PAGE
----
Pictured: The river lapping the Wills Terrace footbridge: at all times it's a challenge to manage. Photo from our archive.
The Great Alcohol Debate: bring back BDR or similar, they say
Aboriginal peak organisations of the Northern Territory have called on governments to "base alcohol policy on evidence not politics" and to "bring back a system (such as the Banned Drinkers Register [BDR]) to restrict the supply of alcohol to problem drinkers without resorting to criminalisation". They have pleaded with governments "to heed our warnings about the risks of allowing more alcohol to flow into remote communities".
A shot in the arm for the watercolour movement ... and chance for visitors to have contact with Aboriginal people
It's an opportunity that will surely be the envy of many: the Ngurratjuta art centre has bought the gift shop at the Alice Springs Desert Park. It will be used to exhibit and promote the work of its artists, and provide an income to their enterprise from its trade in the full line of gifts and souvenirs. The Desert Park is also keen to have the artists painting on site and this looks set to happen from late March next year, as the cooler weather arrives. KIERAN FINNANE reports.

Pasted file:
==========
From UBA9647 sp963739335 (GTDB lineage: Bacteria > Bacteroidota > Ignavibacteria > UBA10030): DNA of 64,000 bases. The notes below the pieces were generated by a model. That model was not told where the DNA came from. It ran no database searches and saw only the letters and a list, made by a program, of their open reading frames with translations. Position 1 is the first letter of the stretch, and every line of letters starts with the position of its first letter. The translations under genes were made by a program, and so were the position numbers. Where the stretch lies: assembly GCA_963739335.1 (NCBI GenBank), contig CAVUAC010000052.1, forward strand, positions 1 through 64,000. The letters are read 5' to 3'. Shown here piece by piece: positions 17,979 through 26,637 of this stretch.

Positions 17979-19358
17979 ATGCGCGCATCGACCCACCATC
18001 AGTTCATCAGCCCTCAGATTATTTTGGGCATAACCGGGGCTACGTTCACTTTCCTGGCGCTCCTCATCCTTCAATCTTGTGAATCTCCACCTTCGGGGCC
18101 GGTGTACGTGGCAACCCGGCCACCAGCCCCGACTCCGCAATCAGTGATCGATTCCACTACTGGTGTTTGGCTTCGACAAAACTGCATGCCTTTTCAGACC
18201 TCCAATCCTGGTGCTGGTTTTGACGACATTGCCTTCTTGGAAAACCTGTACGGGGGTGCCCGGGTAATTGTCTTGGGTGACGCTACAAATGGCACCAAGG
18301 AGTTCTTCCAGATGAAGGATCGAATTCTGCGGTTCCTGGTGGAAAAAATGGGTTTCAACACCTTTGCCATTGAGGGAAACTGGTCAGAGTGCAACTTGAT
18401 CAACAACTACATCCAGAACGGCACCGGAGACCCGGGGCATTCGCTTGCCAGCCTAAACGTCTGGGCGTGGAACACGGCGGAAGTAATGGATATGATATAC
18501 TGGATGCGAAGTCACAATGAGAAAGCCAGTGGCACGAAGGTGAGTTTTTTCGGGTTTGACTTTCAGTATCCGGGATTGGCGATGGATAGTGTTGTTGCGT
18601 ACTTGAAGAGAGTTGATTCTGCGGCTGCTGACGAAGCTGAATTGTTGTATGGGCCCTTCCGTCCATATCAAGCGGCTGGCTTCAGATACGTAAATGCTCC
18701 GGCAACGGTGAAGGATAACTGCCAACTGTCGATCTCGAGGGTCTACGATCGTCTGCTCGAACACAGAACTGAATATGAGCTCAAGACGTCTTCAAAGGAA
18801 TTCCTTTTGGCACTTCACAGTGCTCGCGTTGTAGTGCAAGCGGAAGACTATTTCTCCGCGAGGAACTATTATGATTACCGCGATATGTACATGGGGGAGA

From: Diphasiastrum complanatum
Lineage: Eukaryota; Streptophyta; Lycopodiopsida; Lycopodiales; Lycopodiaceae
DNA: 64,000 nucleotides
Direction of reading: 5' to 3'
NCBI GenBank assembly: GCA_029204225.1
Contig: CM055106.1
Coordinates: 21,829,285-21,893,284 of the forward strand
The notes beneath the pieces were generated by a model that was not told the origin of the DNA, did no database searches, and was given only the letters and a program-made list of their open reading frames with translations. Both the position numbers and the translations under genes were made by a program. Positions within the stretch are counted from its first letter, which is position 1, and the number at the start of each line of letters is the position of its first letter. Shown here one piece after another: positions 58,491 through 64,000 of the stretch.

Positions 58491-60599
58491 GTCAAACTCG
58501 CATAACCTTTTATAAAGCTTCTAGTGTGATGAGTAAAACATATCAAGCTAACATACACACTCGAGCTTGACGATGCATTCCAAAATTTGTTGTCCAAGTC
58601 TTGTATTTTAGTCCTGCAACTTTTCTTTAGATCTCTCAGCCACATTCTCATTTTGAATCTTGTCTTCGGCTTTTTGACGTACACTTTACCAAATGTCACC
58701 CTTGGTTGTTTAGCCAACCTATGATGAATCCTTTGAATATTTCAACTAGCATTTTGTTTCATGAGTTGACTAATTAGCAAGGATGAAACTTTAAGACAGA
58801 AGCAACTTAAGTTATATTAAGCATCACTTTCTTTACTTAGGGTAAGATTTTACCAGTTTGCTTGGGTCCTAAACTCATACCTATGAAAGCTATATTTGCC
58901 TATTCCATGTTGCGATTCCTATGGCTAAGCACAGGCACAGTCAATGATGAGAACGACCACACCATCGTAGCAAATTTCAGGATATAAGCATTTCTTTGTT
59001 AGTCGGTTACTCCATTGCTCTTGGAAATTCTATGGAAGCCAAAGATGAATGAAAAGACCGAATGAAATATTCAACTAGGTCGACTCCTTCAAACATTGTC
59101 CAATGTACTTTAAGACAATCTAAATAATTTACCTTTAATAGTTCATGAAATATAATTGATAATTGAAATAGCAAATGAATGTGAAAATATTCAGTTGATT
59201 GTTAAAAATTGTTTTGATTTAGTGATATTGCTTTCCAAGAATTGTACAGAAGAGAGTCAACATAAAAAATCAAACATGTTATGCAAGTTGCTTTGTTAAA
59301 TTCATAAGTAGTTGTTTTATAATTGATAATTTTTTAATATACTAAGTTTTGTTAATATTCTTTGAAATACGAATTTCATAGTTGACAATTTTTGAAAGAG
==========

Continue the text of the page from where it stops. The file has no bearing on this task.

Pictured: Coordinator Iris Bendor installing the watercolour display at the Desert Park shop.
Darwin based CDU bosses who came to Alice Springs to gauge what the locals thought of their university got some robust messages about north-of-the-Berrimah-line decision making, the lack of meaningful co-operation with Desert Knowledge Australia (DKA) and the failure to entice young people to do their tertiary studies in their home town.